The state was waiting on the election results to make its decisions, and now it must act fast.
Officials in Wyoming were waiting to make their health care reforms decisions until after the presidential election results were released, so that they could know that they were basing their choices on a system that would continue to be in tact into the future.
Now that they know that President Obama has won the election, they must make their choices soon.
One of the major issues that the state officials will need to face is whether or not a Medicaid expansion will be a part of the health care reforms that they choose to implement. The decision from the Supreme Court in June gave the states the authority to decide whether or not they wish to expand their coverage.
Those health care reforms would add thousands to the entitlement for Medicaid.
However, the states must also contend with the fact that this would increase the cost of the program by millions of dollars. This makes the choice more challenging than simply wanting to help people by broadening the entitlement guidelines.
The governor of the state, Matt Mead, will be working with the lawmakers in Wyoming in order to make up for the delays that they have made to the decision making process since last year. This was a deliberate strategy to avoid investing time, money, and resources into programs that may have been reversed if Republican Mitt Romney had won the election and repealed the health care reforms.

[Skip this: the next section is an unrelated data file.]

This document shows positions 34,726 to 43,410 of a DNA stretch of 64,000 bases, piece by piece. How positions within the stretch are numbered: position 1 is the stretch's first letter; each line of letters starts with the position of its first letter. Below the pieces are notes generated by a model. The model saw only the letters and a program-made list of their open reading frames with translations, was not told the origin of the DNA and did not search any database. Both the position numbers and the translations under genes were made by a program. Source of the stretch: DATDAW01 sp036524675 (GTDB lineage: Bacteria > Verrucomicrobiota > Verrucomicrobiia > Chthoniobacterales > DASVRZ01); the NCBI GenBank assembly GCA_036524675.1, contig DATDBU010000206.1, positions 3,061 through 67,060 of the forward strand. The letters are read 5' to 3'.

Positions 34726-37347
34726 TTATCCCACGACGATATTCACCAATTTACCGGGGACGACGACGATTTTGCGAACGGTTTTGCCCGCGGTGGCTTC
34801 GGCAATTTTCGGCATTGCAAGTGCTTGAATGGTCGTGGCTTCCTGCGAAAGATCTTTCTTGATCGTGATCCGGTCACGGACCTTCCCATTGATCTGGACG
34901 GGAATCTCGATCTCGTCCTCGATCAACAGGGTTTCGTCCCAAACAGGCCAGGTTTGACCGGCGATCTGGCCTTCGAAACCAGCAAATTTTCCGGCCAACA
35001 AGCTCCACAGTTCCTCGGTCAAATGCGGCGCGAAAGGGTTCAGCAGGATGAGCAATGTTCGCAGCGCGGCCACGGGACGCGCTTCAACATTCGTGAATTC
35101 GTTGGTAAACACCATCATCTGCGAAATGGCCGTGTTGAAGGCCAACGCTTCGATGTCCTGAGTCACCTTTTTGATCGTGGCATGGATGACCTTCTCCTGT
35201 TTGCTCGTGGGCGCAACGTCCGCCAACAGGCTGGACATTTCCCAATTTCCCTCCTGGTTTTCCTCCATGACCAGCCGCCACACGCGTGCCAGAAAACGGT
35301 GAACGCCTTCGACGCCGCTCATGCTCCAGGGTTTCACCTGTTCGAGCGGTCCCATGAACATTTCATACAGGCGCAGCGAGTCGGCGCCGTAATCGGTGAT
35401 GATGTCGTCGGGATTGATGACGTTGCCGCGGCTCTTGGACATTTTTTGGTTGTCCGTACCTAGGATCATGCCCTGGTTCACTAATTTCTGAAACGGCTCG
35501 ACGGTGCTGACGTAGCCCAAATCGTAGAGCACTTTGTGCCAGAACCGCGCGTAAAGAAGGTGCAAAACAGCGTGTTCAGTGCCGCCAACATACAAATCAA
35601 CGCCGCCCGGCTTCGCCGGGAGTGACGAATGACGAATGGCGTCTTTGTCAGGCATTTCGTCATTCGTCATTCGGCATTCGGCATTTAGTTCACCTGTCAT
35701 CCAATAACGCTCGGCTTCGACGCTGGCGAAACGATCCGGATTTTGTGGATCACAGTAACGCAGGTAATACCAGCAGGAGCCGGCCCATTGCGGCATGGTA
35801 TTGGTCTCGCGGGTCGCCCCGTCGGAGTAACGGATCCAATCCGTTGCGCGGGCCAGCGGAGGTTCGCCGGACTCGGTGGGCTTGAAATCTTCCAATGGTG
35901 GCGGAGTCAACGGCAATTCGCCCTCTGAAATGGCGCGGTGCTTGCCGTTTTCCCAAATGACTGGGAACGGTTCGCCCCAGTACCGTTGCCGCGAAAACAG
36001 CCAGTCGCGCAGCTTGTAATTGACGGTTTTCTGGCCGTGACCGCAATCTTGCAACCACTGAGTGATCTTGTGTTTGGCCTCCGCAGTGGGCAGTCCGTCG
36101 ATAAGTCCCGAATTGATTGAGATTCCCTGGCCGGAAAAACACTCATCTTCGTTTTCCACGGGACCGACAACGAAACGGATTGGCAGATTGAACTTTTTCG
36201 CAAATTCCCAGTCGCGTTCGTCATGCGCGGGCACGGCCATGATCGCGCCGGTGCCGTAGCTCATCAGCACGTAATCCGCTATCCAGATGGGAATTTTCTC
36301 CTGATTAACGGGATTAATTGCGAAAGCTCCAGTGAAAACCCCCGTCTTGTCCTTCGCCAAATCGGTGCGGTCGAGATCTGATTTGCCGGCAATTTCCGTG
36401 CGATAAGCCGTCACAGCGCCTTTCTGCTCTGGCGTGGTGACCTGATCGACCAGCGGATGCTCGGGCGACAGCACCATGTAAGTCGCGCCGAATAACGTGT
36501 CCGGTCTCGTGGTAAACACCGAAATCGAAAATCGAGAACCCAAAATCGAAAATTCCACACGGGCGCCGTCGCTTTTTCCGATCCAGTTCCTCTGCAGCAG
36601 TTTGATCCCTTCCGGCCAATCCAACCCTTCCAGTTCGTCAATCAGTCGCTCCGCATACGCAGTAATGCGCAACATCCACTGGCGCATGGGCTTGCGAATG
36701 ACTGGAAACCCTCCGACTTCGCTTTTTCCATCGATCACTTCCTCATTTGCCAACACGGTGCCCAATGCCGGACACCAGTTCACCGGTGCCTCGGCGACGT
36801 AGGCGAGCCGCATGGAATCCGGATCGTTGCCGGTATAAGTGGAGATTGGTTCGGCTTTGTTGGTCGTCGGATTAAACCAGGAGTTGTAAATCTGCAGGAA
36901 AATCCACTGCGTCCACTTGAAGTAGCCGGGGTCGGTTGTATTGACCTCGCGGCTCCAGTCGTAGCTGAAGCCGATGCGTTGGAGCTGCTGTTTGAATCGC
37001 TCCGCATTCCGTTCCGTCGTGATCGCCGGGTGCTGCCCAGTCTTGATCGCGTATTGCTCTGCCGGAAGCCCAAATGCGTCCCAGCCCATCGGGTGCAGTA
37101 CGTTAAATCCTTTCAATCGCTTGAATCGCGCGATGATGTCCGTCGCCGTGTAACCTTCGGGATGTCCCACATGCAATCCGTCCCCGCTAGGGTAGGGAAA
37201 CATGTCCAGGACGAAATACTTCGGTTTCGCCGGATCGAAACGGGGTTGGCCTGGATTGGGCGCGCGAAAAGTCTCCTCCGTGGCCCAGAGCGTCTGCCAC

Mead explained that “I think it was difficult for a lot of people to make decisions because Romney’s position was he wants to repeal and replace it.” He also added that “And (it was a matter of) how much time, money and effort we wanted to spend if that was going to happen.”
Now that the election has ensured that the health care reforms will be going into full effect in 2014, the state needs to make some fast decisions in order to confirm which of the optional parts of the law it will be accepting. This includes the expansion of Medicaid eligibility, as well as other issues such as whether the state or federal government will be running its insurance exchange program.